Walzer, Revolution of the Saints

Revolution of the Saints (By Michael Walzer)
Posted by Ron
Revolution of the Saints

By Michael Walzer

(Reviewed by Ron Sanders)

In The Revolution of the Saints, Michael Walzer traces the arc of cultural upheaval in England during the 16th and 17th centuries that led to the democratic revolution. He primarily focuses on the role of Calvinist theology in forming the ideology and shaping the character of the Puritan saint and consequently the role the Puritans played in the English revolution.

He argues that Calvinism’s appeal (the dominant theological perspective of the Puritans) was that it confirmed and explained in theological terms, “perceptions men already had of the dangers of the world and the self “(RS, 308) and that it presented a remedy to the anxiety created by the shifting tide of culture through the rigid discipline of “sainthood.” (RS, 308) The important theological themes that characterized Calvin’s ideology were, (1) “the permanent, inescapable estrangement of man from God (RS, 27),” (2) “a cure for anxiety not in reconciliation but in obedience (RS, 28),” (3) a “holy commonwealth” (RS, 28) and (4) the necessity of “wholehearted participation” on the part of his followers (RS, 28,29).

The state (holy commonwealth), for Calvin, had dual roles. Its negative role was to repress sin in individuals. Walzer states that, “Calvin accepted politics in any form it took, so long as it fulfilled its general purpose and established an order of repression (RS, 42).” On the other hand, the positive role of the state was to “assert the claims of God” on the individual (RS, 46). Calvin’s view of human depravity drove his political ideology and his understanding of the dual role of the state planted the seeds of radical, revolutionary politics.

Walzer maintains that Calvin’s theological and political philosophy arrived on the scene at the same time that the feudal system was being called into question. Before the radical revolution, politics in Europe and England relied on the understanding of a “chain of being”—that each person had their rightful place in society and that this place was to be accepted and not challenged. Inherited from the Greeks and enforced by speculative theology, this system used the metaphors of nature and family and speculation on angelic hierarchy to justify a “natural order” of political and cultural status. This, in turn, caused passivity in political activity and a reliance on family heritage to achieve one’s station in life (RS, 151-166). The underlying theological emphasis of Calvin put this system into question.

Instead of one’s place within the hierarchy of the nuclear and extended family, inclusion in the family of God became the emphasis. Thus, voluntary societies were formed around the disciplinary practices of the church. Similarly, the importance of the family was pushed even further to the margins with Calvin’s understanding of vocation. Being God’s instruments in the world meant that roles and work associated with familial heritage were replaced with one’s calling to the service of God in society (RS, 166-168). Further, because of the importance and emphasis on the nature of sin in Calvin’s theology, self-discipline became a critical practice of the voluntary societies. God’s will required the cooperation of people and therefore discipline and mutual accountability were essential to the work of God (RS, 167). Finally, the importance of individual and group conscience played a vital role in radical politics. The importance of conscience stemmed from the Puritan view of the holy commonwealth—a state that represented God’s laws. The state’s legitimacy was becoming measured by interpretations of how well it measured up to God’s standards rather than something to be passively submitted to. These three factors, voluntary societies, individual conscience and self-discipline were the bedrock on which radical politics were formed. Each of them stemmed from distinct theological emphases of Puritan theology, especially the strong doctrine of personal sin.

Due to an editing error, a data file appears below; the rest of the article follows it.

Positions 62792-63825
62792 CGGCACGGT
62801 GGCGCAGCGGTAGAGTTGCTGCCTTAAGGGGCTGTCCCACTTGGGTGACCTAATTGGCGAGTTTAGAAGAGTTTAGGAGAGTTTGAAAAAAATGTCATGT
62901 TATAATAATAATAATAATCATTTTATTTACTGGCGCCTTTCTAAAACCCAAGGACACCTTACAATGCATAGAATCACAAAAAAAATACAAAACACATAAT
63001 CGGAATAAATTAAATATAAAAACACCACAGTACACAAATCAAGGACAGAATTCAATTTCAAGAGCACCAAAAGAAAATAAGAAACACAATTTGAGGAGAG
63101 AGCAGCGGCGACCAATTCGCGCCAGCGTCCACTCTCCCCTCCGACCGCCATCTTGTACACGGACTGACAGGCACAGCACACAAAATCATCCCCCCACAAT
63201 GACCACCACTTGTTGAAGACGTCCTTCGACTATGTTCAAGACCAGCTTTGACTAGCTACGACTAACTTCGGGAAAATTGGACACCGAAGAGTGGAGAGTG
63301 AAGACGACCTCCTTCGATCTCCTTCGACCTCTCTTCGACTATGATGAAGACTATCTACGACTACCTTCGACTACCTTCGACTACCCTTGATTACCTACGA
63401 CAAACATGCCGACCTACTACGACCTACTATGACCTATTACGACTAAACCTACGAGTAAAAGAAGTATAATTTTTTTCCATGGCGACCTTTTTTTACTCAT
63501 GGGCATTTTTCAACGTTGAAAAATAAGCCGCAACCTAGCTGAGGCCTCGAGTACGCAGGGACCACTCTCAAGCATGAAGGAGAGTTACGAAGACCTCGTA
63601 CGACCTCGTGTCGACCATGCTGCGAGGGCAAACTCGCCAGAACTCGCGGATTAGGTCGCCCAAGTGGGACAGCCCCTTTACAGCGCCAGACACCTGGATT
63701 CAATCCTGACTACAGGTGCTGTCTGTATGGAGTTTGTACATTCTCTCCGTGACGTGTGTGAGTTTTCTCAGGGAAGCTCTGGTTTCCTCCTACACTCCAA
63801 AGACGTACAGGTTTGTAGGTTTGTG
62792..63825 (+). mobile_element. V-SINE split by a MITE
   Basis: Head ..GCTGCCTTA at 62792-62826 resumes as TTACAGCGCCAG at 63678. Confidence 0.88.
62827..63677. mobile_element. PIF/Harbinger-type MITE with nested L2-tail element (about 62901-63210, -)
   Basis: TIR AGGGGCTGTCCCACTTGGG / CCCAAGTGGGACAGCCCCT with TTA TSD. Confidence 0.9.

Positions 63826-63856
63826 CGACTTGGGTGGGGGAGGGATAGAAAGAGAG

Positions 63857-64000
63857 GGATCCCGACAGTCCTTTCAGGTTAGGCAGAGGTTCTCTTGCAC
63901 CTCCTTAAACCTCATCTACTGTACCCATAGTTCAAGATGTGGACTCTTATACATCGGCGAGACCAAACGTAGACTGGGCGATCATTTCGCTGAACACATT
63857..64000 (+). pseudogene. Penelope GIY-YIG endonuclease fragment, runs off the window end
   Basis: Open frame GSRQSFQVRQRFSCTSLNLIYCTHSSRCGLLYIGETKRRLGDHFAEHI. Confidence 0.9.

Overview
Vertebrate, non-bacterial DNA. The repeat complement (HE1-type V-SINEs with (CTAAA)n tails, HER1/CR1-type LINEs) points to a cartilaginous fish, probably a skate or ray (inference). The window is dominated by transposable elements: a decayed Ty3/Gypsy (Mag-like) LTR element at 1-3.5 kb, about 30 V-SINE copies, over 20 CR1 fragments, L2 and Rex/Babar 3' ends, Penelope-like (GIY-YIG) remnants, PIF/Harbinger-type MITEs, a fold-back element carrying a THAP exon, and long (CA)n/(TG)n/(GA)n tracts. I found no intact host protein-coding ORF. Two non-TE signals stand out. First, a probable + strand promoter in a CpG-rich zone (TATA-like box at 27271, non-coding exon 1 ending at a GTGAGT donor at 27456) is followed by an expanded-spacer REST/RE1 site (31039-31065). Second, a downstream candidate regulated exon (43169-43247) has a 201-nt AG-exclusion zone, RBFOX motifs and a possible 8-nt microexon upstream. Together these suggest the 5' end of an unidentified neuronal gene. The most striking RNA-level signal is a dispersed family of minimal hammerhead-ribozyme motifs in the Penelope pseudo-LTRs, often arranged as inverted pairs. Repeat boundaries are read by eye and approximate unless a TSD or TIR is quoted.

The Puritans also made use of both just war theory and crusade dogma to justify revolutionary change in the political system—through violence if necessary. The Puritans found in the cosmic battle between God and Satan a metaphor for the battle for a holy commonwealth. They also found in the character of God a warrior, who calls his people to be warriors as well (RS, 284). Walzer says that,

“…the military rhetoric that set saints against worldlings, the interest of the preachers in order and drill, the erosion of traditional notions about the just (limited) war—all these made actual warfare more likely than it would otherwise have been. And they helped too in pushing the war, when it came, beyond resistance to revolution (RS, 290).”

Walzer concludes then, that the effect of Puritanism was to make “revolution available to the minds of seventeenth-century Englishmen as it never had been before.” (RS, 290) However, he observes that while the Puritan project paved the way for the democratic revolution, it did not have the staying power to organize the politics of a new society. Instead, the liberal democratic tradition, under the influence of Locke and a less pessimistic view of human nature became the framework for the burgeoning democracy.

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